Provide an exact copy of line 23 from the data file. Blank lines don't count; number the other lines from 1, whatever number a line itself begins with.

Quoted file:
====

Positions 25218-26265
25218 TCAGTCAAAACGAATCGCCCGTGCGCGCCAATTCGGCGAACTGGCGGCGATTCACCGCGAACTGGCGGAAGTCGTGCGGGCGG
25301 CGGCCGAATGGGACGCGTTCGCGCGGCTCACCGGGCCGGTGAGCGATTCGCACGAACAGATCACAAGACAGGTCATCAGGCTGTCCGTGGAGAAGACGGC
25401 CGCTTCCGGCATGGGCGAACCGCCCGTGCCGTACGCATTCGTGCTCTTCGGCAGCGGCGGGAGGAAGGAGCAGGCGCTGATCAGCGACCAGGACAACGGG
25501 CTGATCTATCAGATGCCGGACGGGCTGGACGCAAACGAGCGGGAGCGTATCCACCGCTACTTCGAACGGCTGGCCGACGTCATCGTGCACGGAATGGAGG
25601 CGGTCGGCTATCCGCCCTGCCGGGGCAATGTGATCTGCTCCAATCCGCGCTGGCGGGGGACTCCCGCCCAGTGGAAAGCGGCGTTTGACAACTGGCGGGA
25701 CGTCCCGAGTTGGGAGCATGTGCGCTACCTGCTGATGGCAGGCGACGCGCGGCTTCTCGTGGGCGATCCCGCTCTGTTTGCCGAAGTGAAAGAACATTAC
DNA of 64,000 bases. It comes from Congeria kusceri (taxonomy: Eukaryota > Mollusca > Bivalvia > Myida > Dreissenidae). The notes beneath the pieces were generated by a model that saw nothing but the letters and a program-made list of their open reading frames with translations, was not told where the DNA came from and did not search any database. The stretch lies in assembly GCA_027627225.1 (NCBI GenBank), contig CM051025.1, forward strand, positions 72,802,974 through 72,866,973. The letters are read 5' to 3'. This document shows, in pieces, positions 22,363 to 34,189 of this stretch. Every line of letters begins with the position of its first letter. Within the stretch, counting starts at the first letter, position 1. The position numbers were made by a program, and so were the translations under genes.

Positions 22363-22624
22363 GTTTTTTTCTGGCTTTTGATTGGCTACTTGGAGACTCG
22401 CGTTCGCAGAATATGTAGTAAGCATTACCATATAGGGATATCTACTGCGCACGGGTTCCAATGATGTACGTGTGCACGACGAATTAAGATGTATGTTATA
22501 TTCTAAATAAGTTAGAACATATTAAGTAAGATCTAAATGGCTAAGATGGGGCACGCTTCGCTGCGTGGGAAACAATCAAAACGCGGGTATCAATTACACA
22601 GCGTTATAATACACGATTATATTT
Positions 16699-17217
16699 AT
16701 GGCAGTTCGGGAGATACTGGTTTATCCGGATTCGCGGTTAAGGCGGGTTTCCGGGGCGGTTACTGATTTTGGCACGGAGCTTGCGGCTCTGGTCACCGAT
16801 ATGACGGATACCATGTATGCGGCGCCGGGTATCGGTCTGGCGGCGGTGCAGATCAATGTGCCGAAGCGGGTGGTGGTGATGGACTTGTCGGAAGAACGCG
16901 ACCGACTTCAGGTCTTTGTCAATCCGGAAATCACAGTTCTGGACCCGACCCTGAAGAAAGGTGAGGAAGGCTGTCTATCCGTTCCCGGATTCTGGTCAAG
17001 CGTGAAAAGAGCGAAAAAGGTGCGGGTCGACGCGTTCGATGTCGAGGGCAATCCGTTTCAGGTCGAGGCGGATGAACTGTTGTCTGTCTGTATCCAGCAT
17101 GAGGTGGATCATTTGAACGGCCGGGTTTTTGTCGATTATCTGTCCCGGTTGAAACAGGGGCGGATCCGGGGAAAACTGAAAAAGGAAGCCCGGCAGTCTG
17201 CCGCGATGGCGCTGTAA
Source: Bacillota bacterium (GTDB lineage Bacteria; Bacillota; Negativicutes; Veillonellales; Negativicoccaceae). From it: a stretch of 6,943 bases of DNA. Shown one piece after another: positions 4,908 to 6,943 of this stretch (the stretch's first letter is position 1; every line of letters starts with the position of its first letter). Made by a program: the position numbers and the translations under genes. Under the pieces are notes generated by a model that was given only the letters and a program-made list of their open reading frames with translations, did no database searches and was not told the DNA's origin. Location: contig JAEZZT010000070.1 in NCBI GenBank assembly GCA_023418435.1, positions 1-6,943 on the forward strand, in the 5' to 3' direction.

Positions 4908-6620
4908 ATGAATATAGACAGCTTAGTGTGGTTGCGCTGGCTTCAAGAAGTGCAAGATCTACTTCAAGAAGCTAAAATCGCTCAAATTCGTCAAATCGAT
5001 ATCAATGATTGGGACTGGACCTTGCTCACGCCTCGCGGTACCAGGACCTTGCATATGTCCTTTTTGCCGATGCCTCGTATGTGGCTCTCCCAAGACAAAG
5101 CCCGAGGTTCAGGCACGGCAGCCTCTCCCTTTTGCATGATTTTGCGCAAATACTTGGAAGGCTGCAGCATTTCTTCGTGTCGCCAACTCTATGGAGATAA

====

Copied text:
Positions 4908-6620